Where he says, that greater than he had said: “ We ou ht to obey God rather than men,” there is an undoubted re erence to Acts v. 29.

He moreover speaks of many who had observed this feast on the fourteenth day ‘ according to the ospel ;’ probably meanin thereby the collection of gospe s, which he likewise ca ls the rule of faith.

Lastly, he says, he had ‘ read over all the holy scripture;’ meaning, it is likely, the scripture of the Old and the New Testament, and perhaps those of the New in particular.

This testimony needs not be summed up: it lies in a short compass.

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And several other writers near the end of the second century.

HERACLITUS, saysa Cave, flourished about the year 196. He is mentioned by Eusebius in hisb Ecclesiastical History, together with several other writers of the church, who lived in the reign of Commodus and Severus, or about t iat time.

- Hist. Lit. p. 60. h L. v. cap. 27.

‘ Moreover,’ says he, ‘ there still remain, in the hands of ‘ many, divers monuments of the laudable industry of those ‘ ancient and ecclesiastical men. Of such of them as have ‘ come to our knowledgec are the writings [or commen‘ taries] of Heraclitus upon the apostle: and of Maximus, ‘ concerning the question so much discoursed of among the ‘ heretics, Whence proceeds evil ? and concerning the ‘ creation of matter: and of Candidus upon the six days’ ‘ work, and of Appion upon the same argument. Likewise ‘ the treatise of Sextus on the resurrection, and a book of ‘ Arabianus, and innumerable other :’ Whose time, Eusebius says, he did not know. He goes on: ‘ There are besides ‘ treatises of many others, whose names we have not been ‘ able to learn;‘1 orthodox and ecclesiastical men, as the ‘ interpretations of the divine scripture given by each one ‘ of them manifest.”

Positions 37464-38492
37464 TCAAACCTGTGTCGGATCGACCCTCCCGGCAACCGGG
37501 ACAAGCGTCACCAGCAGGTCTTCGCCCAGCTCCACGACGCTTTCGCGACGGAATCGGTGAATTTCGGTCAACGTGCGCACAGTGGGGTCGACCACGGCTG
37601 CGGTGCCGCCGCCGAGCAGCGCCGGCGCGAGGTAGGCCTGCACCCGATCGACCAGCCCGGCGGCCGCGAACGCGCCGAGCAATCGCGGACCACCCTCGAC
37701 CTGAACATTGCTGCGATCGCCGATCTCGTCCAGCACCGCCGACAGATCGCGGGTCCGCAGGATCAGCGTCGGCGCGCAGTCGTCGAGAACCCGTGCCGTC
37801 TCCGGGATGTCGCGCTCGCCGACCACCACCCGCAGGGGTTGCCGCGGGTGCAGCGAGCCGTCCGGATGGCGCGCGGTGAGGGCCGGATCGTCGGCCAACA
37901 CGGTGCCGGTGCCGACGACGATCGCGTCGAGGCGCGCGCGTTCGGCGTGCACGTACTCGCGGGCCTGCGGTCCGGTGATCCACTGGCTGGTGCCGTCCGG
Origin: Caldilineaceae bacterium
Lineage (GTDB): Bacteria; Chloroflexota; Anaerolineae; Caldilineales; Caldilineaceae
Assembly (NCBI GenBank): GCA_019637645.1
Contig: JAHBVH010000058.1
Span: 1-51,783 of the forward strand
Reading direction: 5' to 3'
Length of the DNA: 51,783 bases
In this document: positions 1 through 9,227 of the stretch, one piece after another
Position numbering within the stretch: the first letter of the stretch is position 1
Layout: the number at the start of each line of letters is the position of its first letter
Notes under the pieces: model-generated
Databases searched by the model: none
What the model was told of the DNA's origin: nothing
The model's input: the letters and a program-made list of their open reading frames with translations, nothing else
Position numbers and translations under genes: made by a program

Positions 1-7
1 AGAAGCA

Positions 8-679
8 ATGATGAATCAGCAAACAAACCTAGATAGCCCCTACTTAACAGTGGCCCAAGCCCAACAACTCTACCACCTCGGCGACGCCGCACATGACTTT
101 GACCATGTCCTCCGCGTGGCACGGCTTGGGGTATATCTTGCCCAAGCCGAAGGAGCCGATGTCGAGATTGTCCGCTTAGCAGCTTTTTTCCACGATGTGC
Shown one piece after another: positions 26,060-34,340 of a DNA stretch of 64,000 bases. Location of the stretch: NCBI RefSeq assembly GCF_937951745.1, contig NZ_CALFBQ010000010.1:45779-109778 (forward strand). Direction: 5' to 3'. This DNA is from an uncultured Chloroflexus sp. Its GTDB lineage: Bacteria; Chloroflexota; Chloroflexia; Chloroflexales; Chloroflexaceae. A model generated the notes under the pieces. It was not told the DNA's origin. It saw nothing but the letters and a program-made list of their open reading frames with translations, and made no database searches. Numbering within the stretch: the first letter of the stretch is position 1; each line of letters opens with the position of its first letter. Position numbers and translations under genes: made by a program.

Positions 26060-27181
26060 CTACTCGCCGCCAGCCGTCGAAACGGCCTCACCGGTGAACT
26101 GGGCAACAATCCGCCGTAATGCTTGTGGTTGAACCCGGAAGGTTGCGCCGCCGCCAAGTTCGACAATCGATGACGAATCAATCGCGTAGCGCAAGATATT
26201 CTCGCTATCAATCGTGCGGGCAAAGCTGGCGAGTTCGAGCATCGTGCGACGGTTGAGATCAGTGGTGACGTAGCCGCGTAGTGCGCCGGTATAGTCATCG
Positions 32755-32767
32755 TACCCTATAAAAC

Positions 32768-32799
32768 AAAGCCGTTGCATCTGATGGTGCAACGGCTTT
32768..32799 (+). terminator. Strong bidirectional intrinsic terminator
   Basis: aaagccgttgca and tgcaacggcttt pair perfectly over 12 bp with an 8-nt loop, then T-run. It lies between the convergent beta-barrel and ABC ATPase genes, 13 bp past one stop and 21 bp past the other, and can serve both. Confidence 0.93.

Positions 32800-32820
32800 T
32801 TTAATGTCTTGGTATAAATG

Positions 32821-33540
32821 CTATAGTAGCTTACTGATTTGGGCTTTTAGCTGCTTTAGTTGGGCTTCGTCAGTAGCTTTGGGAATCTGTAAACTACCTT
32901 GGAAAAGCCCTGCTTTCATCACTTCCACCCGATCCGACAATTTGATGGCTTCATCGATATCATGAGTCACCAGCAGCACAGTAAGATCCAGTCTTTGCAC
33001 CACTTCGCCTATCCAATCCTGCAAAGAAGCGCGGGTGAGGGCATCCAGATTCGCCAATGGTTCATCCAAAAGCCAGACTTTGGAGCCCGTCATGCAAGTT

St. Jerom has inserted a short account, in his Book of Illustrious Men, of all these writers, whom Eusebius has mentioned by name; of eHeraclitus, fMaximus, g Candidus, hAppion, i Sextus, and kArabianus. And Eusebius in another workl has preserved a large fragment of Max; imus, of. whom he there gives a great encomium.

Of Heraclitus St. Jeromm says, agreeably to Eusebius, ‘ In the time of Commodus and Severus he wrote commen‘ taries upon the apostle :’ by which is generally understood, tha't Heraclitus wrote commentaries upon the epistles of St. Paul. It is pity Eusebius, or Jerom, if they had read Heraclitus, did not give us a more particular account of his performance, and how many of the apostle’s epistles he had explained.

I have nothing farther to add here, but that it may be probably concluded that all, or most, of those writers, who, as Euse ius says, had manifested their orthodoxy by their ‘ interpretations of the divine scriptures,’ had taken some notice of the books of the New, as well as of the Old Testament.

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95mg ypaipng e'ppm/ua. Ibid. 8 ap. 46. I Cap. 47. 8 Cap. 48. " Cap. 49. i Cap. 50. k Cap. 51. ‘ Prazp. Evan. 1. vii. p. 337. A. &c.

'“ Heraclitus sub Commodi Severique imperio in apostolum commentaries composuit. De Vir. Ill. cap. 46.

CHAP. XXV.

HERMIAS.